Review: All the Murmuring Bones by A.G. Slatter

Long ago Miren O’Malley’s family prospered due to a deal struck with the Mer: safety for their ships in return for a child of each generation. But for many years the family have been unable to keep their side of the bargain and have fallen into decline. Miren’s grandmother is determined to restore their glory, even at the price of Miren’s freedom.

A spellbinding tale of dark family secrets, magic and witches, and creatures of myth and the sea; of strong women and the men who seek to control them.

Rating: 3.5/5


I read a collection of Slatter’s short stories several years ago, and her masterful prose was enough of a reason for me to request All the Murmuring Bones on Netgalley. Some of these stories (or similar stories inspired by them) appear in this book, though you don’t need to have read them to follow along.

Miren’s story starts with the death of her grandfather, and the subsequent discovery that she’s about to married of to her despicable cousin, in order to save the family’s fortune and continue the family name. It takes a while to get to know Miren, but as the reader spends more time with her on her journey, her strength, determination and resilience shine through. This is a quietly but deeply feminist novel; while Miren doesn’t loudly proclaim her right to equality, she does whisper it to herself, repeatedly. Meanwhile, the inherent danger that comes with being a woman, and the chaffing caused by a lack of agency permeate this story. The side characters are less well-rounded, perhaps with the exception of Miren’s grandmother, a terrifying but also pitiable woman who has fallen victim to the same insidious family politics as Miren is about to be subjected to.

Additionally, on the atmospheric front, Slatter absolutely delivers. All the Murmuring Bones contains all the hallmarks of a gothic novel – murderous mer-people, ghastly ghosts, terrible weather, and plenty of family secrets to be uncovered. Warning: Miren (and many of her family members) did not have nice or normal childhoods. There is also a dash of magic – Miren doesn’t consider herself a witch, but with a drop of blood and a few words, she can make even the most barren garden bloom.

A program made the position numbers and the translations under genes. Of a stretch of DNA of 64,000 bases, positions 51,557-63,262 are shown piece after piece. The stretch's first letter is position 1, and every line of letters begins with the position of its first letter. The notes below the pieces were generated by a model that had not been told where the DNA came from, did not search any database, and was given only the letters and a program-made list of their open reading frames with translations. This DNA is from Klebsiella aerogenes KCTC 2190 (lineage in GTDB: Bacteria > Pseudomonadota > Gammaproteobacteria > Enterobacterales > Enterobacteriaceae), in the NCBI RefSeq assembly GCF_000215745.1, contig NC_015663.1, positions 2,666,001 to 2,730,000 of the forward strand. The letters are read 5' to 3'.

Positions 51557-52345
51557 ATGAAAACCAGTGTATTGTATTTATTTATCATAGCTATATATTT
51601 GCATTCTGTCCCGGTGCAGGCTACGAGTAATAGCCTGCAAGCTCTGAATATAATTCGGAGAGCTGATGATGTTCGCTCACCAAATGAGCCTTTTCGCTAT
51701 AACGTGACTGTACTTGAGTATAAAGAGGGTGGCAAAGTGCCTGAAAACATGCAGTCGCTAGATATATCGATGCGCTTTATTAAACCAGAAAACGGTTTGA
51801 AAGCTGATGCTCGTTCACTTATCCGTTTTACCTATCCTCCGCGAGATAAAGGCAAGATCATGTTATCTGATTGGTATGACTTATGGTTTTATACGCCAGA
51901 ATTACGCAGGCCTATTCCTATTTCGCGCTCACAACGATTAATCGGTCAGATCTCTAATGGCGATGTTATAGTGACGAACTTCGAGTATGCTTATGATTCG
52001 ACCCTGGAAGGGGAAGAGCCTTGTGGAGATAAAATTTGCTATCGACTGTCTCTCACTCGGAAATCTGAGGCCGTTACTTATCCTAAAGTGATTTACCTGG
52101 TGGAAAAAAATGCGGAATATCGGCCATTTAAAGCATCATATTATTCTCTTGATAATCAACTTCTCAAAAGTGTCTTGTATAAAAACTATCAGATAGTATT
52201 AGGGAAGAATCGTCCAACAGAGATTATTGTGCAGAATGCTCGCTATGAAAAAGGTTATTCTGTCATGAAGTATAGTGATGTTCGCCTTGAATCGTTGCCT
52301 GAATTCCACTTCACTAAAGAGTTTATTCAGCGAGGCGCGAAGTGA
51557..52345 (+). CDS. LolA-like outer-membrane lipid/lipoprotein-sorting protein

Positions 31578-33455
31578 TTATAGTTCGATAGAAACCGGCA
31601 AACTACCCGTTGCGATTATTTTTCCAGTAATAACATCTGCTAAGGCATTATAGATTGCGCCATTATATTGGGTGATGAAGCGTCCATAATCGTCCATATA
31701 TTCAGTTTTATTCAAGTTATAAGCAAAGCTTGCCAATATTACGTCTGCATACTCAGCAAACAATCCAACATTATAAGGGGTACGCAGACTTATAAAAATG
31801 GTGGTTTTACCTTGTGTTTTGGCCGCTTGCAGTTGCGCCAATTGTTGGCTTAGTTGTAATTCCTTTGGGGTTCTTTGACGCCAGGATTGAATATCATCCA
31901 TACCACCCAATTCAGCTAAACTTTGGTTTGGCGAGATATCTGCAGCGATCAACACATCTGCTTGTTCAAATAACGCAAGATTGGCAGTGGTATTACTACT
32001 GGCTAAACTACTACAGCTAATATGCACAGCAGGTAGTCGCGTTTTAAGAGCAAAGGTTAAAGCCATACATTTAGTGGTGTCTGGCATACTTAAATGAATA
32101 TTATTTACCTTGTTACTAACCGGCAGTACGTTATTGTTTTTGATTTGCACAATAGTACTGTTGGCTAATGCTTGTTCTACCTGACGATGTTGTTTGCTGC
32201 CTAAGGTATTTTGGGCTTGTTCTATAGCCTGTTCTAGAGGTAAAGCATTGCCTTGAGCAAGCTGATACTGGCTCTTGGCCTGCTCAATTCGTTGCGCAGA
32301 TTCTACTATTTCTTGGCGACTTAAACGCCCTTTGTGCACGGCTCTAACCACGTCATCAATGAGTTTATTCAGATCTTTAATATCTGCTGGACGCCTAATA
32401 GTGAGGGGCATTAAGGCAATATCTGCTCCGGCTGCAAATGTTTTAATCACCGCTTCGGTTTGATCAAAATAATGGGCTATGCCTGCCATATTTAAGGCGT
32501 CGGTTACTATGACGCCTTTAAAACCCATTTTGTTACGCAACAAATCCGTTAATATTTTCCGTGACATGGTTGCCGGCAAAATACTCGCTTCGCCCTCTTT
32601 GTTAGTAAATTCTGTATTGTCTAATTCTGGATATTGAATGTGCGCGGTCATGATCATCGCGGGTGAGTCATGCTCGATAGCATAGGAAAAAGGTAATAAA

Admittedly, while this book contains all the hallmarks of the gothic genre, it doesn’t necessarily pursue the traditional narrative structure of the gothic novel. This is a character-driven, atmospheric novel where the focus is on the journey, rather than the destination. Miren’s goals are typically short-term, survival-driven, and the plot jumps from location to location as Miren continues to flee danger. There’s not one creepy, rundown house, but two, and no one ghost or mer haunting Miren’s travels, but several. The result is that All the Murmuring Bones feels a little aimless, lost adrift at times (much like Miren herself). There’s a lot of stuff happening, and it’s hard to tell what’s important and what’s just there to create a macabre feel.

Despite these occasional misgivings, I really enjoyed All the Murmuring Bones overall; the journey was definitely a rewarding (if occasionally horrifying) one.

Note: I received an ARC from Titan Books. All the Murmuring Bones was published on 9 March 2021.

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